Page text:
On the spot: Turquoise Tanager
The Turquoise Tanager is one of those birds that never sits still on a suitable spot for me. Either they are sitting too high or under the shades of a tree. Agile small birds that like to move all at once. So imagine how happy I was when I spotted this one out in the open at eye level on a sunny day. It lasted only seconds but long enough for me to take this photo.
The Guira Tanager is a common tanager seen in the area of Kabalebo. Most of the time they are seen with canopy mixed flocks. Active birds that seldom sit still. When this male was hanging for seconds on this branch on the right spot, I took my chance.
I spotted this couple Turquoise Tanagers (Tangara mexicana) in this Cecropia tree, locally known as Bospapaja boom. Their colors is what makes them pop out and make them visible for me. Common birds in Kabalebo but very elusive ones too. Took me a while to capture them.
Blue-winged Mountain Tanager
Birding Abroad: Blue-winged Mountain Tanager.
Silver-beaked tanagers are one of the easy recognizable birds in Kabalebo. Noisy dominant birds who will start the day excitingly and end it the same way. As they aren't shy to be near humans, they feast on most of the fruits closeby or enjoy their meal on their own buffet. For the silver-beaked tanager, food isn't scarce as they can live from rice, bread, fruit, nectar and insects.
Since they are present all year long, finding a nest isn't very difficult at all.
On October 20, 2014 I discovered one of their nest while watering the plants of the lodge. It was well-hidden between the leaves. The nest was well-built (coconut dry leaves, dry grass, moss and cotton) Inside the nest I spotted 2 blue eggs covered with dark spots. Only the female was spotted in or near the nest.
The Silver-beaked tanager built her nest close to the lodge, about 1 minute walk, so I could check on her any time of the day.
October 22, 2014: there were still 2 eggs inside the nest. The female was out, probably on a break. During the night we had a heavy rainfall.
October 23, 2014: great news …. both eggs had hatched. The mother was nowhere to be found, she was probably looking for food for her chicks. I had a quick peek as one opened it's beak to be fed. Thought that it's mom returned.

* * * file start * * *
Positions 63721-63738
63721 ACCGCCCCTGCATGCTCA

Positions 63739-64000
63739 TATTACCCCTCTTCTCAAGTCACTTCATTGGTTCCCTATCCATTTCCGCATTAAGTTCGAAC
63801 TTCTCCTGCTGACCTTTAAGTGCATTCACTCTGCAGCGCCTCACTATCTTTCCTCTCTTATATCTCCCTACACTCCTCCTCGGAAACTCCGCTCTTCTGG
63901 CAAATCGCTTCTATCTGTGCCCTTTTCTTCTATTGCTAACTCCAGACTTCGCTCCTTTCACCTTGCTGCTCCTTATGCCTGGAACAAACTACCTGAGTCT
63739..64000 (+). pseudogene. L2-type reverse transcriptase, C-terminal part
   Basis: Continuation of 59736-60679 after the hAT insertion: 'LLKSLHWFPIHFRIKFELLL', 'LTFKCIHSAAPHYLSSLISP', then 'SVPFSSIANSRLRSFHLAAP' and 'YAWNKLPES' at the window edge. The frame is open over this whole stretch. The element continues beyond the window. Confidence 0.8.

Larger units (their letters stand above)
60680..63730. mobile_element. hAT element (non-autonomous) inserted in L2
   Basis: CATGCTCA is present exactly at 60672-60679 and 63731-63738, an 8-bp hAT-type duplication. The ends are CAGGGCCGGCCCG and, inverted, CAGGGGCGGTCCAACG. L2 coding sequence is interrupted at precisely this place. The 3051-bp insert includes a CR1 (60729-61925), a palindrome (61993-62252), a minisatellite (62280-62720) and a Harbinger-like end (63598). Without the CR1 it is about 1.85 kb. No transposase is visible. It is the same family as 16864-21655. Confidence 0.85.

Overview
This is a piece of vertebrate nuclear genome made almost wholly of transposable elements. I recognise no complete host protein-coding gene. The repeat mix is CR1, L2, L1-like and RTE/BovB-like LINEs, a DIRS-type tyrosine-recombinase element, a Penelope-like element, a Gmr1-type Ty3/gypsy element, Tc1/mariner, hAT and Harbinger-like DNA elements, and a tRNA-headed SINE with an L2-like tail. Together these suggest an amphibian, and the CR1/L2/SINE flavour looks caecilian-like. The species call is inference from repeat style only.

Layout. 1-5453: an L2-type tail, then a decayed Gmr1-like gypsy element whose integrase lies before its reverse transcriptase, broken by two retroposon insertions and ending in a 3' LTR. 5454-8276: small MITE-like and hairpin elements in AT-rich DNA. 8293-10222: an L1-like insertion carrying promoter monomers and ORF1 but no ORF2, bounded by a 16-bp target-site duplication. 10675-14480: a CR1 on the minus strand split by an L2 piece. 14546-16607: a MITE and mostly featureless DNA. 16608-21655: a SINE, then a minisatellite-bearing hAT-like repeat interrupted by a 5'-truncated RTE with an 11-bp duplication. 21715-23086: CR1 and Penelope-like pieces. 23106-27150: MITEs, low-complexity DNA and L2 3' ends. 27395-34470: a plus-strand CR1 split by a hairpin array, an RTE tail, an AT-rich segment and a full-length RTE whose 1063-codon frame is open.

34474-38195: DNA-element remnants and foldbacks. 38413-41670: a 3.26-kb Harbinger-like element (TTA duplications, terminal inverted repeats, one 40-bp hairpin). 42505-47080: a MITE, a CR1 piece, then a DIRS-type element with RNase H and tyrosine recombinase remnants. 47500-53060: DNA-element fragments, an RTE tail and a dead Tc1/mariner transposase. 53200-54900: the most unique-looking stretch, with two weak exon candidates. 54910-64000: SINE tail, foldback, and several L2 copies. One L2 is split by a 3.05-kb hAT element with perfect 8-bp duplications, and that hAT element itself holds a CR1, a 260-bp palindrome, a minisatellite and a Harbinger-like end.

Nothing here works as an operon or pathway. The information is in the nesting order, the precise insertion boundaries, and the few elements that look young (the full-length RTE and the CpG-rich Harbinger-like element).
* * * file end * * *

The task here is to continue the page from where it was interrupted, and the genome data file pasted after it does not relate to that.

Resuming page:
October 26 - October 29, 2014: gradually both chicks started to grow into beautiful healthy little birds. With an abundance of food supply nearby, neither the mother nor her chicks were starving.
November 11, 2014: another great news to announce …. both chicks flew out, leaving another empty nest behind.
As Kabalebo can be seen as a transit place for most of our feathered friends, I can say that some even decide to stay a little bit longer. Amongst the long - stay term birds we can include tanagers as one of them. And under the tanager family 3 members stand out:
- Silver - beaked tanagers
- Palm tanagers
- Blue - grey tanagers
They are so frequently seen and heard that they are rather part of the Kabalebo family than they are seen as a visitor.
Silver - beaked tanager (Ramphocelus carbo)
Dominant, noisy and always seen in groups. They are one of the first birds, visitors can easily see and identify. Huge variety in their menu such like fruit, rice, bread, nectar and insects ..... surely no shortage in food for them.
Palm tanager (Thraupis palmarum)
Sometimes they join the Silver - beaked group, but I've also seen them foraging in pairs. They share the same variety in food just like the Silver - beaked. Palm tanagers re - use the same nest previous pairs had used before. I've often seen palm tanagers foraging for insects between leaves or in small corners, working as a team.
Blue - grey tanager (Thraupis episcopus)
They are not represented in abundance, but they often join the Silver - beaked and the Palm tanagers when foraging for food.
As they are part of the Kabalebo family, these birds are at ease and feel so safe that they even decide to make the next generation here in Kabalebo. Even though they are common tanagers, it is a privilege for me to meet them everyday.